Notes Top

  1. The FBI does not directly track the number of gun sales but does keep a record of background checks for gun sales. Separately, the Bureau of Alcohol, Tobacco, Firearms, and Explosives tracks the annual number of firearms domestically manufactured, exported, and imported. We build upon Nemerov (2018) to estimate the number of new guns purchased by US civilians each year.
  2. We refer to both wildlife management and conservation. We acknowledge the distinction between the terms, but recognize that wildlife management as a component of conservation endeavours. While state agencies that receive Pittman-Robertson funds focus on species targeted by fishers and hunters, their activities are generally situated within broader conservation objectives and Pittman-Robertson funds often support land acquisition, restoration, and management.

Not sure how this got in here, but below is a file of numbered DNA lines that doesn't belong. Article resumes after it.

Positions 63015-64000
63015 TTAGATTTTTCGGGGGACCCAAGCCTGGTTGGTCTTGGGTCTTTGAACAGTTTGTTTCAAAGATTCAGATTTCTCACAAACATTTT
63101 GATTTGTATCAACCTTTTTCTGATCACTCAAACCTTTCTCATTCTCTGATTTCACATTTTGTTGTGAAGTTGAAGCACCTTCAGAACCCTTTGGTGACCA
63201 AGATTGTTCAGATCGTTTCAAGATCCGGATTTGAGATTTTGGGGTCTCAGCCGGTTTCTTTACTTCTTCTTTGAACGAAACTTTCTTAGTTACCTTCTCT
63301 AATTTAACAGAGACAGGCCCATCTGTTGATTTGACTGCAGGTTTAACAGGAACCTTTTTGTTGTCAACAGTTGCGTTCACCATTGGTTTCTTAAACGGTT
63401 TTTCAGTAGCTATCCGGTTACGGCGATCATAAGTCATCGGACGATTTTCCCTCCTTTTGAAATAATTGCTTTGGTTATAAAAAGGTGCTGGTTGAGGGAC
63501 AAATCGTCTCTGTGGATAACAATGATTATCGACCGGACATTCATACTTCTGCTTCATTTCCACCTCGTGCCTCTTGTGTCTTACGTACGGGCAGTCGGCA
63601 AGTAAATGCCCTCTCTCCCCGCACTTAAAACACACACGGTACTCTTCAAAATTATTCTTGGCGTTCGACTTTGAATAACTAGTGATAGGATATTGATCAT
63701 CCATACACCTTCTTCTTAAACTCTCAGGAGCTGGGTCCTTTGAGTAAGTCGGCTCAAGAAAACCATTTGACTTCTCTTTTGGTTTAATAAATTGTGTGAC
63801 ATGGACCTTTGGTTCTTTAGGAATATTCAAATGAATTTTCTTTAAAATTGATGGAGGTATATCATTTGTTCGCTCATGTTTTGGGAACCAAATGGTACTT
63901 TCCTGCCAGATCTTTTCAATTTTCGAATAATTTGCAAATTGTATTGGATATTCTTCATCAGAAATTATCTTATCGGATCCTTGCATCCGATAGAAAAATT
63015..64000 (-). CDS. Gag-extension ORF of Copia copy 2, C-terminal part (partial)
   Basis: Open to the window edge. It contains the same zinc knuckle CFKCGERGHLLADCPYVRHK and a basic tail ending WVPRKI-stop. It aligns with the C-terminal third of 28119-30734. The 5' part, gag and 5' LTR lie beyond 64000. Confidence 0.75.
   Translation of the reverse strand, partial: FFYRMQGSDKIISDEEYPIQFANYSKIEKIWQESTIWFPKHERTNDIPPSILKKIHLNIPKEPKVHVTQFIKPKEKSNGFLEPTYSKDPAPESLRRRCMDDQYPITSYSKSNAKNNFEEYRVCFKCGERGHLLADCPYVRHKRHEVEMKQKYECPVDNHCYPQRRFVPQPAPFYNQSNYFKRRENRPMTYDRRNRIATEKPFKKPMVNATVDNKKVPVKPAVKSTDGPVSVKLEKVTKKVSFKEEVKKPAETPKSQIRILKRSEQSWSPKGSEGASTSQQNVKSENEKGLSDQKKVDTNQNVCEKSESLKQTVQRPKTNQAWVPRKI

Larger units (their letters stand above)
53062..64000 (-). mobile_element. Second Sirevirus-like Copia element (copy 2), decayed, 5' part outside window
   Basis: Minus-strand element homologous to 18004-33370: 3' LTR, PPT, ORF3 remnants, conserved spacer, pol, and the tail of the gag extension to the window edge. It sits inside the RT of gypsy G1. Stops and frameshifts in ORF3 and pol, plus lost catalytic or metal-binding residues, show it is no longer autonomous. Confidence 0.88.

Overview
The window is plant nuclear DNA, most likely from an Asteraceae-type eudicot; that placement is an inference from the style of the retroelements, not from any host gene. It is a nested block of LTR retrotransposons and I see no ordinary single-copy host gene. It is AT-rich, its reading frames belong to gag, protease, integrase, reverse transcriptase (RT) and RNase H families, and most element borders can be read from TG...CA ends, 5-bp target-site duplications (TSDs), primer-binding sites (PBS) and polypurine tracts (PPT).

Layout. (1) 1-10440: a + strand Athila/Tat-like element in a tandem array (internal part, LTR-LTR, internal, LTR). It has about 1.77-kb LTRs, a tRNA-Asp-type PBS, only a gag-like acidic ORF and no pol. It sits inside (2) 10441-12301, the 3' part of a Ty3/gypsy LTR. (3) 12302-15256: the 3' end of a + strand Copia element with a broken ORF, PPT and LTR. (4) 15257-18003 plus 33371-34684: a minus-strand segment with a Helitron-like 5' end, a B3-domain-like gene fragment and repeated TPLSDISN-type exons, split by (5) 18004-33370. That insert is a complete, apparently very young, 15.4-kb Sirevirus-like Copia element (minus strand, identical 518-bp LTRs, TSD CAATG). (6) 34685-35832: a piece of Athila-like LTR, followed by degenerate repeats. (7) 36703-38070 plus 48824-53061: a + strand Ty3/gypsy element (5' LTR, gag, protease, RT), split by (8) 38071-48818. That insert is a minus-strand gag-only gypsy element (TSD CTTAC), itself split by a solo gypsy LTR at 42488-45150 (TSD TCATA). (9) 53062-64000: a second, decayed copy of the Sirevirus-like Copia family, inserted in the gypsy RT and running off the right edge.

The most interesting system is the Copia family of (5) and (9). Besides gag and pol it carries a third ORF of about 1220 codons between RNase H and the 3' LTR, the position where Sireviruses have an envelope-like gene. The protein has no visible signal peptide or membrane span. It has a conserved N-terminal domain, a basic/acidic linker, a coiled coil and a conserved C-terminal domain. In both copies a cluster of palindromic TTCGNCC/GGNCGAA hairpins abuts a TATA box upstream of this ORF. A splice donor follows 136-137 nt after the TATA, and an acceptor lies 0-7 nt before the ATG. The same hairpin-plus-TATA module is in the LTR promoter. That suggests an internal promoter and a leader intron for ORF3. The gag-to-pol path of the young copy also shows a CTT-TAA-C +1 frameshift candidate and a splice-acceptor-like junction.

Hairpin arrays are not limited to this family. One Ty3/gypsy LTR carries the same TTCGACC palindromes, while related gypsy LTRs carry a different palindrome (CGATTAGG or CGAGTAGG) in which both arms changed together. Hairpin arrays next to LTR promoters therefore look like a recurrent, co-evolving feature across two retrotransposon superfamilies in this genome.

3. The rate on sporting firearms and ammunition was later raised to 11%.
  4. The use of fees collected for hunting licenses and permits is also restricted by the Pittman-Robertson Act. To receive WRA funds distributed by USFWS, states must reserve all the revenue generated from hunting license sales for their state wildlife agencies.